Contributions to Forensic AnthropologyEdit

Berryman has made significant academic contributions through his applied research in areas including blunt force trauma such as cranial gunshot wounds,[10][11] archeology,[12] and history.[13]


  1. ^ Berryman, Hugh; Alicja K. Kutyla (March 2010). "Detection of Gunshot Primer Residue on Bone in an Experimental Setting—An Unexpected Finding†". Journal of Forensic Sciences. 55 (2): 488–491. doi:10.1111/j.1556-4029.2009.01264.x. PMID 20070469. S2CID 12764964.
  2. ^ "Dr. Hugh Berryman: Nationally Recognized Forensic Expert". Celebrity Dialogue. 2011-03-22. Retrieved 2011-05-22.
  3. ^ "Kennewick Man". Burke Museum of Natural History and Culture. 2011. Archived from the original on 2011-04-03. Retrieved 2011-05-25.
  4. ^ "Kennewick Man Skeletal Find May Revolutionalize Continent's History". ScienceDaily. 2006-04-26. Retrieved 2011-05-25.
  5. ^ Anne Elliott (2009-07-08). "Descendents of famous explorer hope to dig up truth". Scripps Howard Foundation Wire. Archived from the original on 2011-10-02. Retrieved 2011-05-25.
  6. ^ "Meriwether Lewis family to take on federal government over long-overdue exhumation". Retrieved 2011-05-25.
  7. ^ Borrell, Brendan (2009-07-08). "News Blog: Was Meriwether Lewis, of Lewis and Clark fame, murdered?". Scientific American. Retrieved 2011-05-25.
  8. ^
  9. ^ Allison Gorman (Spring 2011). "Piece by Piece" (PDF). 14. MTSU Magazine: 28–34. Archived from the original (PDF) on 2011-08-13. Retrieved 2011-05-22. Cite journal requires |journal= (help)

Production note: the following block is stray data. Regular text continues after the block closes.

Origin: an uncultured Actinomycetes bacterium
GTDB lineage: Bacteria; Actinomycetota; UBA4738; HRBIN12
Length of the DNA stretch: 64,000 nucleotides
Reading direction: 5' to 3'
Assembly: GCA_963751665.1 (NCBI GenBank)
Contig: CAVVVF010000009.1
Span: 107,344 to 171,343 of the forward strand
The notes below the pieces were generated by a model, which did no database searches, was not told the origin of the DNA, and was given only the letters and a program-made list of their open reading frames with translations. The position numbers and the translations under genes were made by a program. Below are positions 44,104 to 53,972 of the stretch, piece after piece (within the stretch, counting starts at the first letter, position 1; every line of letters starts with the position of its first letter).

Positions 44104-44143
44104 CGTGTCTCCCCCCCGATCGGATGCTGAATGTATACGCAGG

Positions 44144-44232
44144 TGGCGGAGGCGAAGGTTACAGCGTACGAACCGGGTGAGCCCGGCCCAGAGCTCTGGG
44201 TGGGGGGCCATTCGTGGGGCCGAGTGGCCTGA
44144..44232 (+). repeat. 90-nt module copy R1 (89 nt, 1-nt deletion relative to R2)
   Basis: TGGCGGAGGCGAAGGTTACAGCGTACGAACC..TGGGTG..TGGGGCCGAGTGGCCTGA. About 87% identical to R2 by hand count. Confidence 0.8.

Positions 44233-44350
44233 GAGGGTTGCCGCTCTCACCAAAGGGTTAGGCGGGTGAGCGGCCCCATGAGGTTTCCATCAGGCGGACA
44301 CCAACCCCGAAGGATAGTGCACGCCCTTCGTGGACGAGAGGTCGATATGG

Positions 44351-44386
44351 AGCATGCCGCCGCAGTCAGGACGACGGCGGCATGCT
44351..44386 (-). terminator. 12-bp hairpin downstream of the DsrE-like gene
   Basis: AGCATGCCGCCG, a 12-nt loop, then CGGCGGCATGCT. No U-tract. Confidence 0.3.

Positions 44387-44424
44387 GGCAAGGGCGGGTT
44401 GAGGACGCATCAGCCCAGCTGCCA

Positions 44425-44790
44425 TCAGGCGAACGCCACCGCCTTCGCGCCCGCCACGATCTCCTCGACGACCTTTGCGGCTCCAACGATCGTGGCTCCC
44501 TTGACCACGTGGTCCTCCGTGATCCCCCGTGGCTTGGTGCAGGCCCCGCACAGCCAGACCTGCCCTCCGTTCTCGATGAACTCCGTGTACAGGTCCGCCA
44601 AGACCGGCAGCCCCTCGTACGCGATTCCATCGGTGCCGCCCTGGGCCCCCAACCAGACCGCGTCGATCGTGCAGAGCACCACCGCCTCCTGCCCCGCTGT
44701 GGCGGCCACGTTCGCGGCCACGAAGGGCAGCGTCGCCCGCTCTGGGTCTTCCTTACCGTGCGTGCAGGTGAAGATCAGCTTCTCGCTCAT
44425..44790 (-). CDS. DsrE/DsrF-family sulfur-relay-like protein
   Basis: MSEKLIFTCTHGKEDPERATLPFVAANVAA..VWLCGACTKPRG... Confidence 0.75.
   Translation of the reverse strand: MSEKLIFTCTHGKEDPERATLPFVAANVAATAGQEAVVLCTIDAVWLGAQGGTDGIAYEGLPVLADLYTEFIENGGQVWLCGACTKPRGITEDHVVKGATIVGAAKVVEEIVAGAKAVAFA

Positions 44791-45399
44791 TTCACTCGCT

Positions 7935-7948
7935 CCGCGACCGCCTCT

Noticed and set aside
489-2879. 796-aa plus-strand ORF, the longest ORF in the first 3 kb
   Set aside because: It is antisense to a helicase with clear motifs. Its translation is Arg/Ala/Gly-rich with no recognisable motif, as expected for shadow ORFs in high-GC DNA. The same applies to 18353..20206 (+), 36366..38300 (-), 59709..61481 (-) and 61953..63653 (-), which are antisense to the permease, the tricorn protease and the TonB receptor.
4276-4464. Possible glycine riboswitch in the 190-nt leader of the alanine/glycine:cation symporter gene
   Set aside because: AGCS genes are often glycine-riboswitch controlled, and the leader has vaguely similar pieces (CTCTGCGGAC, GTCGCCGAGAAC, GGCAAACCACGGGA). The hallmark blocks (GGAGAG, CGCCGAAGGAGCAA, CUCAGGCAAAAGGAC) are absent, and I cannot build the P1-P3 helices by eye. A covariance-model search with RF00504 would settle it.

10. ^ Berryman, Hugh; Smith, Symes (September 1995). "Diameter of cranial gunshot wounds as a function of bullet caliber". Journal of Forensic Sciences. 40 (5): 751–4. doi:10.1520/JFS15377J. PMID 7595316.
  11. ^ Berryman, Hugh; Gunther (March 2000). "Keyhole defect production in tubular bone". Journal of Forensic Sciences. 45 (2): 483–7. doi:10.1520/JFS14712J. PMID 10782979.
  12. ^ Berryman, Hugh; Douglas W. Owsley; Avery M. Henderson (February 1979). "Non-carious interproximal grooves in Arikara Indian dentitions". American Journal of Physical Anthropology. 50 (2): 209–212. doi:10.1002/ajpa.1330500209. PMID 375746.
  13. ^ Berryman, Hugh; Potter JO; Oliver S (1988). "The III-Fated Passenger Steamer Sultana: An Inland Maritime Mass Disaster of Unparalleled Magnitude". Journal of Forensic Sciences. 33 (3): 842–850. doi:10.1520/jfs12500j. Archived from the original on 2011-07-24.